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SINGAPORE GETS A TASTE FOR URBAN FARMING

By Shu Han Lee (@mummyicancook)     16 Dec 2016

Residents of the Garden City are learning the benefits—to their health and society at large—of growing their own food’

A couple of years back I was in Singapore, slightly bored and itching to do something beyond stuffing as much Nyonya Kueh (bite-sized snacks) as I could into my mouth.

I ended up hands-deep in a giant tub of kimchi, conducting a fermentation workshop at a rooftop car park in Chinatown. It was how I got to know Bjorn Low and Cynthea Lam—two of the team behind Singapore’s first pop-up urban farm, NONG.

Low is the co-founder of Edible Garden City, which designs, builds and maintains food gardens in tropical urban Singapore—including NONG.

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Bjorn Low, co-founder of Edible Garden City

The group uses sustainable, natural growing methods to create beautiful organic gardens that are also productive, and champions the ‘Grow Your Own Food’ movement—quite a mean feat in a country that’s short of space and short on people wanting to rub their fingers in the dirt.

According to Low, Singapore imports 95 percent of its food. Food sustainability is a very real challenge, yet at the same time far removed from the minds of Singaporean urbanites.

But this is changing.

Transforming Hearts and Minds

Since I tucked away my kimchi gloves two years ago, Edible Garden City has transformed even more spaces into pop-up successes—including taking over a shop house in the heart of Little India to host everything from expert talks to foraging walks.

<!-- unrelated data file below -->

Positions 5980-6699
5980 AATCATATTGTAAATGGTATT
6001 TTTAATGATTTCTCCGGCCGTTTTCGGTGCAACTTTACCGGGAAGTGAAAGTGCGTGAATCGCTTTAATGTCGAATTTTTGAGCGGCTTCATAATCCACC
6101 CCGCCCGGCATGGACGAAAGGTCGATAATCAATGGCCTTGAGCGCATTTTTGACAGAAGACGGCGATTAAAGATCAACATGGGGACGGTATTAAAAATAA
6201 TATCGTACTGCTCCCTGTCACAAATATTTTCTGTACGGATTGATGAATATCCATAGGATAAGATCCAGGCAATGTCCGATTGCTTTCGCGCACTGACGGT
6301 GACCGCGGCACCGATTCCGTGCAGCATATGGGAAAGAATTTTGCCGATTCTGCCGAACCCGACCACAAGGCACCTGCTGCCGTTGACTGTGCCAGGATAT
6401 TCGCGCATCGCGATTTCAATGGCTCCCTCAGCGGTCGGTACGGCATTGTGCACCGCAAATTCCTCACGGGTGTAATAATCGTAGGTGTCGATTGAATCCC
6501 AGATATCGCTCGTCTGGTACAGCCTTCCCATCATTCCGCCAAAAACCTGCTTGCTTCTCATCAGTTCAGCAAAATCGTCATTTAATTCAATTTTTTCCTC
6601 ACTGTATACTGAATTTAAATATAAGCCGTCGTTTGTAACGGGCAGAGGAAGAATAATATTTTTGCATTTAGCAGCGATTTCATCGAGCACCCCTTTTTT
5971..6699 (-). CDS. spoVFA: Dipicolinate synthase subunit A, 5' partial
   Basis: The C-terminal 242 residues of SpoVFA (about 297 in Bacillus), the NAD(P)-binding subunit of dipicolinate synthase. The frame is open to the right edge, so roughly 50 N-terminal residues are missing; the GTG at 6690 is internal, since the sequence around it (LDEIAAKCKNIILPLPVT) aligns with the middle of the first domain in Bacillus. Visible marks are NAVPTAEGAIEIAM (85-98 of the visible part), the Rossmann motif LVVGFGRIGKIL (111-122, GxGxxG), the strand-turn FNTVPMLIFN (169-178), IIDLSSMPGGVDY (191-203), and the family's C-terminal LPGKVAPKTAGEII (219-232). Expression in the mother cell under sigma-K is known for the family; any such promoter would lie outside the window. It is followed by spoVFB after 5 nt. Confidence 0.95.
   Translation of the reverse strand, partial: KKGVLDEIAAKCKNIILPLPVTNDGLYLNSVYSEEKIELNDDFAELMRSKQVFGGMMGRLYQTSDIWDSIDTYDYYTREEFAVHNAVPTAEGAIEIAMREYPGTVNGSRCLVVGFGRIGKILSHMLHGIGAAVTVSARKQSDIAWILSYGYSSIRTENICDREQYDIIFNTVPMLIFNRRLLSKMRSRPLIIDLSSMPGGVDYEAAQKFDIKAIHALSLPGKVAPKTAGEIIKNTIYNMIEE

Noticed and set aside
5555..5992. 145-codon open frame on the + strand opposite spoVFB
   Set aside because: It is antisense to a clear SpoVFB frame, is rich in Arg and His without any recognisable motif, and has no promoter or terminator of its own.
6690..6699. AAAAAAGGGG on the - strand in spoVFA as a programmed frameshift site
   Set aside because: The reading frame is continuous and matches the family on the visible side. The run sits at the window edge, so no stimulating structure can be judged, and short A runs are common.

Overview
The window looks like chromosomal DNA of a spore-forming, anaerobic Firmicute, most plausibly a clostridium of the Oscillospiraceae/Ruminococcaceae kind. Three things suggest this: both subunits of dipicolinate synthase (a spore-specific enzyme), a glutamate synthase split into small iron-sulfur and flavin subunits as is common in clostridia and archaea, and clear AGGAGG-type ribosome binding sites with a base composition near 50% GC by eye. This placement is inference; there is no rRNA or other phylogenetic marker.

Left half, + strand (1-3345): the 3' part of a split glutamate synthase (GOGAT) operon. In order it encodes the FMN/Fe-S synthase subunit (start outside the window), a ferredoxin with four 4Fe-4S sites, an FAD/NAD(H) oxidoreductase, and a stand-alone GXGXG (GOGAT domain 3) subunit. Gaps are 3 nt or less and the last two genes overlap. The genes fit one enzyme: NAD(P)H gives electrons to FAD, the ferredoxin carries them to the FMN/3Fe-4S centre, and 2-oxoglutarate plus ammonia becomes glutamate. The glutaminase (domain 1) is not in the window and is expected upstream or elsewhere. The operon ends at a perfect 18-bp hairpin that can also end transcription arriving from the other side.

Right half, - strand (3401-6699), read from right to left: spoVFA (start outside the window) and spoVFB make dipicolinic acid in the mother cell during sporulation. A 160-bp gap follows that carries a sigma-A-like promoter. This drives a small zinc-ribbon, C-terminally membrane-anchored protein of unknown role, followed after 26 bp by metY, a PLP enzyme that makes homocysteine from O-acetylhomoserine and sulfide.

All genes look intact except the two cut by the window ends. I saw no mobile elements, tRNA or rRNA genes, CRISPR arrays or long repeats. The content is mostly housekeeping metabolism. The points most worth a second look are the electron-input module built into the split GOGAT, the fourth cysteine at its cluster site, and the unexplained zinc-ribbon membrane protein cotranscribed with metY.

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Cynthea Lam at one of her weekly workshops

Their various outreach efforts have gotten Singaporeans thinking, talking and planting. They have also inspired many other urban-farming and gardening companies, such as Super Farmers.

After NONG, Lam set up Super Farmers to ‘green-spire’ Singaporeans to grow their own.

When we last met, we were preparing a noodle salad using fresh herbs harvested from one of the few tiny farms tucked away in the west of the island. It’s where Lam conducts her weekend workshops, teaching people how to grow edible plants or create art with ornamental plants.


‘My mother grew up in a Singapore that’s completely different to the one I know; she reared chickens and grew vegetables on my grandparents’ self-sustaining farm’


On weekdays you’ll see Lam running around sites and managing garden projects for new clients, while at the same time juggling school runs.

I’m amazed at the tenacity of this businesswoman and dedicated mother—but she reveals that her daughter is one of the factors propelling her on her cause.

Five years ago, Lam’s daughter suffered a life-threatening reaction to artificial food coloring. It made Lam sit up and change the way she was living and eating; and leave her decade-long career in marketing to focus on nutrition.

Her journey has since led her to notice how many Singaporeans live in sterile environments with no understanding of the source of their food.

‘I felt compelled to connect Singaporeans back to nature,’ she explains.

You might wonder, what can you grow in an urban jungle like Singapore? Surprisingly, loads.

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Despite the challenges, Lo and Lam are determined to inspire a new generation of urban farmers